I am an ecologist, photographer, and writer, and these three facets of my
career inform and influence each other. My academic and field research are
centered around understanding ecosystem dynamics across multiple trophic levels
- including humans that are part of ecosystems - and devising conservation and
management strategies that will allow natural systems to persist and function
indefinitely. In recent years, I have done conservation research in
the Wakhan Corridor of Afghanistan, studying Marco Polo argali for the Wildlife
Conservation Society and USAID; work in Tajikistan, surveying snow leopard
habitat for Panthera; and investigated the links between wolves and elk and
aspen in and near Yellowstone National Park (Ecology 93:12 2012, pp
2600-2614; Ecology 95:9 2014, pp 2671-2674; Food Webs, 2017). I
am currently an associate teaching professor at Montana State University in
Bozeman, teaching biology and ecology courses.
When I'm not on campus, I prefer to be out riding my bike, or even better, hiking
somewhere and taking pictures while my wife Janet paints watercolors nearby and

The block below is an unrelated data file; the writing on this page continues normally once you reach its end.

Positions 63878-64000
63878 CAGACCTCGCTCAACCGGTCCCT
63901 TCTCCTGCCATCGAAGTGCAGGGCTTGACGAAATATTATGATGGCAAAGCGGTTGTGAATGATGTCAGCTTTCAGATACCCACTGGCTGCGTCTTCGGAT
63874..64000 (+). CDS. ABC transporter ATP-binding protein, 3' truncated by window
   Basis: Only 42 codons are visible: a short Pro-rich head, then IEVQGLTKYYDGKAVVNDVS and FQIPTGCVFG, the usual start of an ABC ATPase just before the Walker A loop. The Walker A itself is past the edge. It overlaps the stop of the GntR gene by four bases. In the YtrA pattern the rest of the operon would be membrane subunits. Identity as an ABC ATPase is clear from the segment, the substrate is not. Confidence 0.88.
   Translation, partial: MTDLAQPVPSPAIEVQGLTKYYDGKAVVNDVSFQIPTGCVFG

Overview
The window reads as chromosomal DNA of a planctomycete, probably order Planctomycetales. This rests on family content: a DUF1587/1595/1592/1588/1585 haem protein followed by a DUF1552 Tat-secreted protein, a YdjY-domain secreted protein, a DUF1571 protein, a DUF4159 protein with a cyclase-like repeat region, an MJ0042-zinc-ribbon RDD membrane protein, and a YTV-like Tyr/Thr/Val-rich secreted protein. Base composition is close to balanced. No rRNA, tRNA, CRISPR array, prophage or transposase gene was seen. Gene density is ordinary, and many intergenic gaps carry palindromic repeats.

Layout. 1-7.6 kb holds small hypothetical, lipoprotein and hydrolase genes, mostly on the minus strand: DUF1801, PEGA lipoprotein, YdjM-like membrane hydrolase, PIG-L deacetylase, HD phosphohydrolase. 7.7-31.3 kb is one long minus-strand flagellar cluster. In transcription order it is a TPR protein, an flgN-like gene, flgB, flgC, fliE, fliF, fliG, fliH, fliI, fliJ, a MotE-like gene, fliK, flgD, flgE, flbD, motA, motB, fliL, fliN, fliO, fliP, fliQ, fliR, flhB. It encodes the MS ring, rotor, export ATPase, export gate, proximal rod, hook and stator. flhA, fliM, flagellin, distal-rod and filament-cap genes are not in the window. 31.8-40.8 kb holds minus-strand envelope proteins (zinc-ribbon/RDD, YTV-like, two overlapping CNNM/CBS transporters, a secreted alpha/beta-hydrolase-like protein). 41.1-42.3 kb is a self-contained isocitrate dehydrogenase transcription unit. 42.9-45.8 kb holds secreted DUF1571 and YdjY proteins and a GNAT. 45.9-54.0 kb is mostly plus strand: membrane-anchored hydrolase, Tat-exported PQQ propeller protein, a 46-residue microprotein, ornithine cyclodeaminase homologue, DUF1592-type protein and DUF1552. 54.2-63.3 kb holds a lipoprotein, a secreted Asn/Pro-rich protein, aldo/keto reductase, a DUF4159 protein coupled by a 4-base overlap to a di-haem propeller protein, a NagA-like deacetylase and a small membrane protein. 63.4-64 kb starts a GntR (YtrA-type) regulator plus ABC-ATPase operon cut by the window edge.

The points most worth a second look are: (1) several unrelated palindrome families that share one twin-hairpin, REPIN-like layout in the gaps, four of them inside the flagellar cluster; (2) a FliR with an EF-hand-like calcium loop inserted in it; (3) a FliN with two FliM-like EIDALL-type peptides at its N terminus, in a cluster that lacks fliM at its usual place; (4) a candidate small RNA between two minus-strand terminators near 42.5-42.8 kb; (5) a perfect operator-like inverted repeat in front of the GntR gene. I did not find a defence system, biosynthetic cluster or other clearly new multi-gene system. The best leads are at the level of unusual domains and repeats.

plays with our dog Jiggs. In recent years, my emphasis has moved away from
capturing stand-alone photos of animals, plants and scenes, and is moving
towards documenting the ecology of animals and places (although I'll probably
never pass up a nice stand-alone shot). My goal is to create photography that
is more informative, and more intimate, in that it digs into the natural
history of an animal or place. My hope is that when people look at my
images, they will understand, connect with, and care more about wildlife and wild places.
My art business has been designated as a "Trusted Art Seller" with The Art Storefronts Organization, which means you can shop with confidence, and know that I stand behind the quality and value of my products.
I made all the images on this website using digital cameras. I process each image to be as close as possible to what I experienced when I tripped the shutter. I do not add or remove any features that were present in the original scene, but will remove spots from dust on the sensor. My simple rule for image editing is this: I process according to the guidelines published by the top nature publications. If an editing technique would remove an image from consideration for publication, or disqualify it from a contest, I don't use it.
Wild Means Wild
All the animals on this site are wild. None were captive or restricted in their movements in any way. Back in the mid-90s, I made some images at two game farms, and while the animals appeared well cared-for - more like personal pets than captive zoo animals - they weren't wild, and the experiences left me feeling like I was deceiving viewers of my images. Despite some major publications continuing to accept photos of captive "wildlife" (an oxymoron if there ever was one), I do not, and will not make images of captive animals.
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